It has been a turbulent few years for the electronics industry.
The fallout from the COVID-19 pandemic started a domino reaction across the electronics supply chain, made worse for UK manufacturers by the lingering impact of Brexit and the logistical and economic difficulties caused by the war in Ukraine.
Still, many electronics companies have remained resilient. The demand for next-generation technology is increasing across a range of sectors, with Precedence Research’s report on consumer electronics predicting that the market would grow at a compound annual growth rate (CAGR) of 5.1% between 2022 and 2030.
However, with logistics issues still impacting the availability of key components, electronics manufacturing service (EMS) providers and original equipment manufacturers (OEMs) must consider how they can mitigate supply and pricing constraints to continue meeting this demand.
So, we have analysed our suppliers’ lead times and the trends shaping component availability to understand the market outlook for 2023 — and beyond…
Reasons for supply and demand issues
Integrated circuits (ICs) and semiconductors have been particularly affected by extended lead times in recent years, presenting many obstacles to electronics design and development. Why?
Passive and discrete passive components — resistors, capacitors, diodes and inductors — are integral to the design of ICs, semiconductors and printed circuit boards (PCBs). So, any disruption in the manufacture of these components will have a knock-on effect on supply availability, leading to product-on-allocation arrangements and delays across the board.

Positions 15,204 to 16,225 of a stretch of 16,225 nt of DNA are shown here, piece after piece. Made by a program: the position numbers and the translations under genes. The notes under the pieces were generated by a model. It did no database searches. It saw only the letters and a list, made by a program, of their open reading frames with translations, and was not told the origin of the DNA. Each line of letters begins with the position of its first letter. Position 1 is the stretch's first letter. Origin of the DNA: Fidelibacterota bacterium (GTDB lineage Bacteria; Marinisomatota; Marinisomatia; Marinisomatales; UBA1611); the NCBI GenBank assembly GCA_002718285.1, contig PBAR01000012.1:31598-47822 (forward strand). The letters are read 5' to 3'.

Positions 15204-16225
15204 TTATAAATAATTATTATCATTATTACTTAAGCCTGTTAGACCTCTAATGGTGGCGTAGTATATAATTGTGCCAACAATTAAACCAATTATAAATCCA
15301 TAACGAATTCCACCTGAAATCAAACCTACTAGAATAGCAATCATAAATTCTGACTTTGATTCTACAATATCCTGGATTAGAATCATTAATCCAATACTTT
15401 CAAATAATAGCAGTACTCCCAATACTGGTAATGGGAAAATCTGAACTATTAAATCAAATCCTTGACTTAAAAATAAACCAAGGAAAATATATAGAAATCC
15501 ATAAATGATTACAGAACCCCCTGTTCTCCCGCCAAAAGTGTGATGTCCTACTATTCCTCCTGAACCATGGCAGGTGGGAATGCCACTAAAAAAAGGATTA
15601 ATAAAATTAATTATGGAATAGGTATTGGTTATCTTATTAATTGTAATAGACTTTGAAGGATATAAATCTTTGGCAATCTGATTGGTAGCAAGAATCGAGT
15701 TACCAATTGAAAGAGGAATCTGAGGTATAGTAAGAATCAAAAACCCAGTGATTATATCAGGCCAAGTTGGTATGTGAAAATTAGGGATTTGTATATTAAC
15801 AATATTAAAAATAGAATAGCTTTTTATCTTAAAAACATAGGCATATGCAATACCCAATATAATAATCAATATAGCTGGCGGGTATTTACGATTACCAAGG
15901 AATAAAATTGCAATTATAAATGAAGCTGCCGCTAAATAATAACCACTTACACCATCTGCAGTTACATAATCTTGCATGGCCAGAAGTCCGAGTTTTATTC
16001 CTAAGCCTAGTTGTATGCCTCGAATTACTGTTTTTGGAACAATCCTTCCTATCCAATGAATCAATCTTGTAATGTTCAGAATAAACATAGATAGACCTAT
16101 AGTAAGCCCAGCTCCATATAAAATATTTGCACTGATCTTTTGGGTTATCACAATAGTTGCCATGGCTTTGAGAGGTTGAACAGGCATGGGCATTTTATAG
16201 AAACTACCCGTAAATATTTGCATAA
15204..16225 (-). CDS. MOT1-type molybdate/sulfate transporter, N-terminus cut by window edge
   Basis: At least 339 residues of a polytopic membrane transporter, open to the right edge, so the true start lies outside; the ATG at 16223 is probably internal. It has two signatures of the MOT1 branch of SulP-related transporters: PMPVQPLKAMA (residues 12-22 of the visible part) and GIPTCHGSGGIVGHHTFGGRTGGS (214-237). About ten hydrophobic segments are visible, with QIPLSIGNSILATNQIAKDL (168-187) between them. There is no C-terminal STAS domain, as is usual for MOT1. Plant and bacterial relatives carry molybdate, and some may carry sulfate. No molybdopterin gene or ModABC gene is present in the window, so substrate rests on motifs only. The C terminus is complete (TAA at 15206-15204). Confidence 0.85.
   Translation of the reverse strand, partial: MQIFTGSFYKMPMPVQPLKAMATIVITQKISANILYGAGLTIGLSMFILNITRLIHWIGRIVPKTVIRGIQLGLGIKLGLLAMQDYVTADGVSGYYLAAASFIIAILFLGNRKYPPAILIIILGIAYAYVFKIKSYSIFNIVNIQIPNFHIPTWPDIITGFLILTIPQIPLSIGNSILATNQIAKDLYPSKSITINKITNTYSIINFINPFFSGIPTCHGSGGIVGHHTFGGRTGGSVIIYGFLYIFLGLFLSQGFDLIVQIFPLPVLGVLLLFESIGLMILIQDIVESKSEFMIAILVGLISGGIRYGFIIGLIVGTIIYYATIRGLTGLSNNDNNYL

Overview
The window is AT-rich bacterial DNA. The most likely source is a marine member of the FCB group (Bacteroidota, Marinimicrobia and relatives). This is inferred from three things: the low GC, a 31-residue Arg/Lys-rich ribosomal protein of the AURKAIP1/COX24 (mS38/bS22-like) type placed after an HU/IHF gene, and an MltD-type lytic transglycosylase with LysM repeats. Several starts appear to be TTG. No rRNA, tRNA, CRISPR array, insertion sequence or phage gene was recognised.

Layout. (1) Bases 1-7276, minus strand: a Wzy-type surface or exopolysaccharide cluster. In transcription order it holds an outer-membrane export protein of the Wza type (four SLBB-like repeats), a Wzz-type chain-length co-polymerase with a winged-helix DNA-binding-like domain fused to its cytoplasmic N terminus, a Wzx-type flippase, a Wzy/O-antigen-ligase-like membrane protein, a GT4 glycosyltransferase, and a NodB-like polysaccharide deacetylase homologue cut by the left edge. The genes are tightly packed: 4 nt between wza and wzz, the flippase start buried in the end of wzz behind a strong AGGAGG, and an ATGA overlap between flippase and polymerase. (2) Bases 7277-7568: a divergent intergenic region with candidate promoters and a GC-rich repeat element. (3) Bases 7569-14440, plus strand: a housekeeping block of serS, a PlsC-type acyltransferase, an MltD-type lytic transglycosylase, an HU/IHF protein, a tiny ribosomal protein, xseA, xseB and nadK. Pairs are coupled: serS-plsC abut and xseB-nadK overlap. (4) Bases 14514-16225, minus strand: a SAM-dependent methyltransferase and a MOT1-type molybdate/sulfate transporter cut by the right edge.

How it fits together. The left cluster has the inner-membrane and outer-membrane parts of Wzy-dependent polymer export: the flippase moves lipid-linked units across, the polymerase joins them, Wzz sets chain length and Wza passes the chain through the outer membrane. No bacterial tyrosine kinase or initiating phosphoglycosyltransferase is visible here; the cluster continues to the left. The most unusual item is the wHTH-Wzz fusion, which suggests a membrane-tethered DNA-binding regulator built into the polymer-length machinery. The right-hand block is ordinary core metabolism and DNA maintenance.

According to our April 2023 report, consumer electronics such as smartphones and automotive electronics equipment are the biggest market drivers for passive component volumes.
Manufacturers have so far managed to increase their capacities to meet these sectors’ demands by downsizing components and making performance improvements. As a result, standard small-case micro lead-frame chip carriers (MLCC) and chip resistors have remained available within regular lead times, making it possible to deliver the consumer electronics that surround us today.